Helping Florida Teenagers When Parents Divorce
The teenage years are a time of transition, when a child grows and establishes their own individual identity. It can be a difficult time no matter if the teenager’s parents are married, separated, or navigating a divorce. Some kids have a hard time processing the break up of their parent’s marriage, leading to negative emotions. But this is not always true, each person and family situation is unique. If your family could use support, there are resources available.
There are a lot of factors to consider when going through a Florida divorce. Moving and other family disruptions can have an effect on adults and children alike. To learn about your support options and plan for your post-divorce life, connect with a West Palm Beach family attorney. Your lawyer can work to create the financial arrangement you need for a secure future.
Professional Counselors and Other Support Systems
Just as every marriage is different, teenagers will react to divorce in a variety of ways. But when they are having trouble, many find it helpful to connect with a third party, someone who is neutral and not a member of the family. Often this is a counselor or mental health professional recommended by a primary care physician after a teen exhibits any of the following warning signs or symptoms.
- Anxiety or depression
- Irritability and difficulty sleeping
- Troubles performing academically
- Anger towards family members
- Abrupt peer group change
- Substance abuse
If you notice behavior changes and have concerns, it is often best to face troubles quickly. Unhealthy behaviors can escalate, and the teenager may struggle with self-esteem. Often solutions can be developed when a support system is in place.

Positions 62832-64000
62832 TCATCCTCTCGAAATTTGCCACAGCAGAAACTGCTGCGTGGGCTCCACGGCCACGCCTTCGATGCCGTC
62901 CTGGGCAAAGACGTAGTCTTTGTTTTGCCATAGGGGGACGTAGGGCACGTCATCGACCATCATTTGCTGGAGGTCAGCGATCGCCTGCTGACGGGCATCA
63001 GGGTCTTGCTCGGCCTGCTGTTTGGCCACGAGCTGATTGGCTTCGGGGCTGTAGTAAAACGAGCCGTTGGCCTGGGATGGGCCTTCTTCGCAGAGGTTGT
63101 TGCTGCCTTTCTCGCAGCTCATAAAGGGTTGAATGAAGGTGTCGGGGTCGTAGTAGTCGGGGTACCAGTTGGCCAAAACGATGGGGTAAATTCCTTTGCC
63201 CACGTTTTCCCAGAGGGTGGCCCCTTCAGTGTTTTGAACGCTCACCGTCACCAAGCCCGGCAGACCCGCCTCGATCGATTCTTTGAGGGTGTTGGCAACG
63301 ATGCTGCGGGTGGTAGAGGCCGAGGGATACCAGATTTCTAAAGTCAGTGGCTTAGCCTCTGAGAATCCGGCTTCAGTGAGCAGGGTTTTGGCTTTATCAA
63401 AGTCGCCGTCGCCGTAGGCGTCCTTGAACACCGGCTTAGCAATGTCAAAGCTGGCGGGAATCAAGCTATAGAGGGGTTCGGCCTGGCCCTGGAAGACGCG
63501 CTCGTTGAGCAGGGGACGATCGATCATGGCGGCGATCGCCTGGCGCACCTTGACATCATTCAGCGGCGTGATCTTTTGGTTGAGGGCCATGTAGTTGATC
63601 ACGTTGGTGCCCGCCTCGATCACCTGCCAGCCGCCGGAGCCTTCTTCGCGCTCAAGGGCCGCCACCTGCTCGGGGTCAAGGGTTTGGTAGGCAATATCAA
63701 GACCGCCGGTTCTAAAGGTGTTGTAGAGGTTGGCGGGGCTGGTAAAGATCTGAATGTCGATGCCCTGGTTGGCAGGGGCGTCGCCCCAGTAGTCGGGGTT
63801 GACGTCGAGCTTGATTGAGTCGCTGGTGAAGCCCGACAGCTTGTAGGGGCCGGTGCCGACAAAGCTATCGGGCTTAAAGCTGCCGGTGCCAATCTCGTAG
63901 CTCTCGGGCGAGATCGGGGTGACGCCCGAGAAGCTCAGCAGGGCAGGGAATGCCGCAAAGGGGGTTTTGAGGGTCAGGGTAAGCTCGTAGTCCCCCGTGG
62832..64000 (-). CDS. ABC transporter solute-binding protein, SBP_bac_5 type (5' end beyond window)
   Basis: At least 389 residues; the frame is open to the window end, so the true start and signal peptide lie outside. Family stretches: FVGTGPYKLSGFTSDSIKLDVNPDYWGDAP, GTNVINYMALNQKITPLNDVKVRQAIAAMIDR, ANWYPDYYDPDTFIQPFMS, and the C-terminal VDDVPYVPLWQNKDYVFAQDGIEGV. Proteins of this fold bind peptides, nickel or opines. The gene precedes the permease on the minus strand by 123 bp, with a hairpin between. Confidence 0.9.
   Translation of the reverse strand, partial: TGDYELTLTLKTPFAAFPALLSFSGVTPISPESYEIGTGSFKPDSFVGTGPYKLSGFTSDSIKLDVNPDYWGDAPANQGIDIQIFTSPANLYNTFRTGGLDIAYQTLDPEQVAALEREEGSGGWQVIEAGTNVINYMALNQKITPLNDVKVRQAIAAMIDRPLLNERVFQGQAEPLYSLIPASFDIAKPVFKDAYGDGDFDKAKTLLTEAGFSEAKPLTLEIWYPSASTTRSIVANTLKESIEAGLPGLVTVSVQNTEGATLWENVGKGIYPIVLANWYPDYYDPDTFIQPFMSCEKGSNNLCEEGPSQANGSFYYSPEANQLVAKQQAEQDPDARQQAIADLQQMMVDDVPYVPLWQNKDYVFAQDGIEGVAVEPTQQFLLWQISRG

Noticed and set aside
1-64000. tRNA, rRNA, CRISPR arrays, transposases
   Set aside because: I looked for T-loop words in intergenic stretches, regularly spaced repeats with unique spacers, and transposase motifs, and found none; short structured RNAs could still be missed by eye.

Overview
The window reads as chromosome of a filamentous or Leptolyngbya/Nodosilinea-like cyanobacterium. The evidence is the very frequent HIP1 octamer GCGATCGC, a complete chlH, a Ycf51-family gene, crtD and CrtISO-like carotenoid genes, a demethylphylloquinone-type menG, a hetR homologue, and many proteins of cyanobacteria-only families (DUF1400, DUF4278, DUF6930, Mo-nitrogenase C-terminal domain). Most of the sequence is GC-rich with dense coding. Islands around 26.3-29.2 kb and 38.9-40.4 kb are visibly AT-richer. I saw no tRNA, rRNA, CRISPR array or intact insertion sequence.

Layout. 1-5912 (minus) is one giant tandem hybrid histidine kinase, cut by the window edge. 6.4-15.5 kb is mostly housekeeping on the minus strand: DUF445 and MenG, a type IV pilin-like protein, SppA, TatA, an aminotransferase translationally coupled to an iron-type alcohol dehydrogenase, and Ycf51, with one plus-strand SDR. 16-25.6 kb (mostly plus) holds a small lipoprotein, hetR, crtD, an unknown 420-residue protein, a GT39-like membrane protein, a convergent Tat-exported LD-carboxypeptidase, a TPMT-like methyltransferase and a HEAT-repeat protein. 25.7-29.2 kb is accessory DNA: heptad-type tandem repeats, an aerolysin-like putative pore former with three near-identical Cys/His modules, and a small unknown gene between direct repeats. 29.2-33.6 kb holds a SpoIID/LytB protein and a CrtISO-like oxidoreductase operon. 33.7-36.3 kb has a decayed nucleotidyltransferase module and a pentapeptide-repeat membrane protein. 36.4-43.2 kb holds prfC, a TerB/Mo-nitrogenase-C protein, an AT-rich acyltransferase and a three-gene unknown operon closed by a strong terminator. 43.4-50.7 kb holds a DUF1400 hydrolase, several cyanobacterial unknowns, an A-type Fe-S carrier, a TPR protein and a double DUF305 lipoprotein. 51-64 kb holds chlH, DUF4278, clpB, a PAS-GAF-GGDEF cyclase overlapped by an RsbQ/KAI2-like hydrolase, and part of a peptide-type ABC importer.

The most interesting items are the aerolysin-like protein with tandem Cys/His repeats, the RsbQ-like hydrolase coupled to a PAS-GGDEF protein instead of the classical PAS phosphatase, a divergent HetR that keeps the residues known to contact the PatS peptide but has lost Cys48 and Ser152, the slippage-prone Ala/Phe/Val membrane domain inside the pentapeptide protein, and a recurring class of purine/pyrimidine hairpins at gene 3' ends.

It Takes Time to Adjust to a New Lifestyle
Whether a family pursues counseling or not, know that adjusting to changes takes time. Let your teen know you are available to talk when they are ready. Divorcing can feel like a loss of stability, but over time the dust settles. Once a teenager has time to process the change, they may thrive under the new living arrangement, whether that is a co-parenting agreement or one parent securing primary custody.
Remember that teens are still minors and all conversations may not be appropriate. Divorces that occur due to infidelity, for example, may have a lot of details that are not advisable to share with minor children. Adults talking to counselors may be beneficial as well, because then they can get some insight into what is appropriate to share according to the developmental phase of their child or children at the time. A brighter future is possible, connect with a West Palm Beach family attorney to learn about your legal options and what support systems are available.
Are you navigating the end of a marriage and parenting a teenager? Discuss the details of your situation with the knowledgeable family legal team at Bruce S. Rosenwater & Associates. Our attorneys have assisted clients through times of transition and are available to answer all of your questions, including those surrounding young kids or teenagers. To get started, schedule a consultation today.